Apart from the desire to escape summer’s heat, humidity, and ailments so common in regions south of Wisconsin, many early visitors seem to have little in common with today’s vacationer who travels chiefly for recreation. And while few establishments before 1900 could fit today’s concept of a hotel, some specialized types of public house had become quite common; many were more properly called boarding houses, or at best working-men’s hotels. Thus, the Island’s Corrigan wood-cutting and other enterprises based in Detroit Harbor furnished meals and lodging to woodsmen and teamster during the 1880s, as did the Freybergs’ logging, sawmill, and shipping operations in West Harbor.
The Freyberg Company’s boarding house offered the island community more than a logging-camp environment, as we see in a West Harbor column in an April 1881 Door County Advocate:
The social hop of the season was held at the Co.’s boarding house last Saturday night, which in point of attendance and unalloyed enjoyment eclipsed anything ever had here. Delegations of ladies and gentlemen were present from Washington Harbor and Detroit Harbor, and the dance was kept up until about 3 o’clock Sunday morning.
Somewhere between a “hotel” and a private home would fall the immigrant houses, which furnished lodging along the nation’s travel routes during nineteenth-century immigration. The Island’s “Icelandic Castle,” wryly so called by the Icelanders’ neighbors after its erection in about 1875, sheltered families newly arrived from the north Atlantic island until they could fit themselves into the local community. At least one bit of verbal testimony suggests that the Island’s “Powder Horn,” now known as a public meeting house of about the 1880s, may on occasion have sheltered immigrants freshly landed from steamers in West Harbor.
In December 1894, an outside reporter wrote after a visit to Washington Island:
There seems no good reason why this island has not a future before it as a summer resort. . . . The best scenery, both landscape and marine, in Door County. . . . Romance and historic interest have made this their home since old Pottawatomie Island was merged . . . into Washington. . . . In the old days, the Buffalo and Chicago boats made weekly landings; this year, there has been a daily line.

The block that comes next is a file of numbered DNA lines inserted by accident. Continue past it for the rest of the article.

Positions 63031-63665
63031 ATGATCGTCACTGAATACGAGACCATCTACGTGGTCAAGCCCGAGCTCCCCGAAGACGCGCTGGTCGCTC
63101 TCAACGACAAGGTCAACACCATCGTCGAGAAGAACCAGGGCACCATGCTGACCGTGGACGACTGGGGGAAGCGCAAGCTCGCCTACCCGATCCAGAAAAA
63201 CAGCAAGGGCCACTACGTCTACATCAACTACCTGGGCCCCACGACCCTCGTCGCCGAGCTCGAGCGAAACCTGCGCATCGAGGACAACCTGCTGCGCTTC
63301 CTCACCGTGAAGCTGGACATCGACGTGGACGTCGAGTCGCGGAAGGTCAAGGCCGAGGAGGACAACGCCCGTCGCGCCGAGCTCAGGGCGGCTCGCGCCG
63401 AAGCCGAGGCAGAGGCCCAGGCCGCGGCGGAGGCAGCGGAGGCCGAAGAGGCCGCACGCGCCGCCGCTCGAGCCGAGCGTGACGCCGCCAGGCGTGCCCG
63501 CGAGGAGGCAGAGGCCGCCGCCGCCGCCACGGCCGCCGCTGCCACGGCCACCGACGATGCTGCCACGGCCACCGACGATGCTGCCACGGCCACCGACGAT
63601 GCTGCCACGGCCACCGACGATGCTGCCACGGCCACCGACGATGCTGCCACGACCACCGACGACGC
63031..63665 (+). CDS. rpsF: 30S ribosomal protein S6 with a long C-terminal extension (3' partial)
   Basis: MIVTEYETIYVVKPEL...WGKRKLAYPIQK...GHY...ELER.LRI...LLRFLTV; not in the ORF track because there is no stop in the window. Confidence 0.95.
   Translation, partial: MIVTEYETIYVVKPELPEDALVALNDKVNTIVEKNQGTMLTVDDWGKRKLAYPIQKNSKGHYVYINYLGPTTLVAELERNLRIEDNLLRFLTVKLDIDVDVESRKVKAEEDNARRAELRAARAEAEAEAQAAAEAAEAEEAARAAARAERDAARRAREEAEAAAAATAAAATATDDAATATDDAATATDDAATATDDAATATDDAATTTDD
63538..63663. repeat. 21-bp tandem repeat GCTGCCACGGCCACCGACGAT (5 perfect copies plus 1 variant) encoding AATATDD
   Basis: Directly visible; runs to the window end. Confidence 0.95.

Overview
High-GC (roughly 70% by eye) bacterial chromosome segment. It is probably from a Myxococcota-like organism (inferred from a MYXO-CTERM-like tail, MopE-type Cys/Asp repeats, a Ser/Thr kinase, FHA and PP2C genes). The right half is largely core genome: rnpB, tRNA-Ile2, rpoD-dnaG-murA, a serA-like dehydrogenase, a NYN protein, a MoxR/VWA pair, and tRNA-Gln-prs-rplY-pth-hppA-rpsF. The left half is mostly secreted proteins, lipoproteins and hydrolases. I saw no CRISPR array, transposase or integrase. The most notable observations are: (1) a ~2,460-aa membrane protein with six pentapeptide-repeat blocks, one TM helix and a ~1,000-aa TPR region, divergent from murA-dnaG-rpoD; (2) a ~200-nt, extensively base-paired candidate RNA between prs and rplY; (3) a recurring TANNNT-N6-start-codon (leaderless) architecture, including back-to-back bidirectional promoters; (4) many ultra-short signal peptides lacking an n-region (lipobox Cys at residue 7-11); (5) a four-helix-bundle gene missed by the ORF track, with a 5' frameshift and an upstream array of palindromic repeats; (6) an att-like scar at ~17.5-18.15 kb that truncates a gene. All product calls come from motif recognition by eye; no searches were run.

Looking back in 1917 at his first visit to Washington Island in August of 1895, John Paul Thoms, a Baptist clergyman from the outside world who had forged close ties with the Island, recalled for the Advocate:
Then, Washington Island had a lone top buggy, a Goodrich steamer weekly at 3 a.m. . . . no gasoline launches, seldom any summer resorters, all was rural, fresh, and primitive.
By 1896, a Detroit Harbor column in the Advocate reported: “There are a good many outsiders spending the hot season on the island. A first class hotel would be just the thing for our island. There would be no lack of customers.” In midsummer nine year later, one Martin E. Bacon notified the paper: “Washington Island is in every respect a summer resort.” He found summer people coming to their cottages “to spend the warm days of summer far away from the bustle and glare of city life. Today, it is famed far and wide, and no less than 300 resorters spend a week or more in the cottages or at one of the fine hotels.”
By 1910, the Souvenir Business Directory of Washington Island listed two private boarding houses, plus five hotels which, for their time, might well have been called “first-class” or “fine.” With locations on secluded sandy beaches overlooking sparkling waters, and offering what one host advertised as “Fresh Vegetables from the hotel’s own garden/Fresh fruits from its own orchard/Fresh water from its own spring/Fresh fish from its own dock,” they listed rates of $8.00 to $10.00 per week, $1.50 per day,” which seems—even for those times—irresistible.
Surely, something about the Island (and about Door County, too) provided irresistible. Our Baptist clergyman chronicled in his 1917 article the changes he had seen in the Island since the idyllic days of his first visit:
Into Washington Harbor came three Goodrich steamers a week. Two steamers came alternate days into Detroit Harbor, a flood of summer resorters came and went; boarding houses sprang up; hotels came into view; busses met all steamers; excursionists were taken over the Island . . . and launches came into service.
He listed at length the many “improvements.” Forests gave place to rich fields; wire fences replaced pine logs; stone piles were worked into macadam roads; telephones, rural mail delivery, a “Commercial club” appeared, and 40 automobiles were honking about the island. “Thus,” he summed up in the 1917 situations, “the Island appears in the forms of modern civilization, and rural activities.
The final paragraph by this intelligent observant reporter who had known and loved the Island for 22 years, should deter us all (including the professional futurists) from confidently predicting what is to come:
“But, alas! For summer visitors now,” lamented the Reverend Mr. Thoms, “the Goodrich has one lone steamer a week; with higher rates; no golf links, or sports, are provided; the prices have soared; the woods are fenced for stock; and the resorters are left to the highway and the bay. Eastern summer resorts have all manner of attractions. Apparently, as a summer resort, Washington Island has seen its best days; and now takes the place of a farming community.”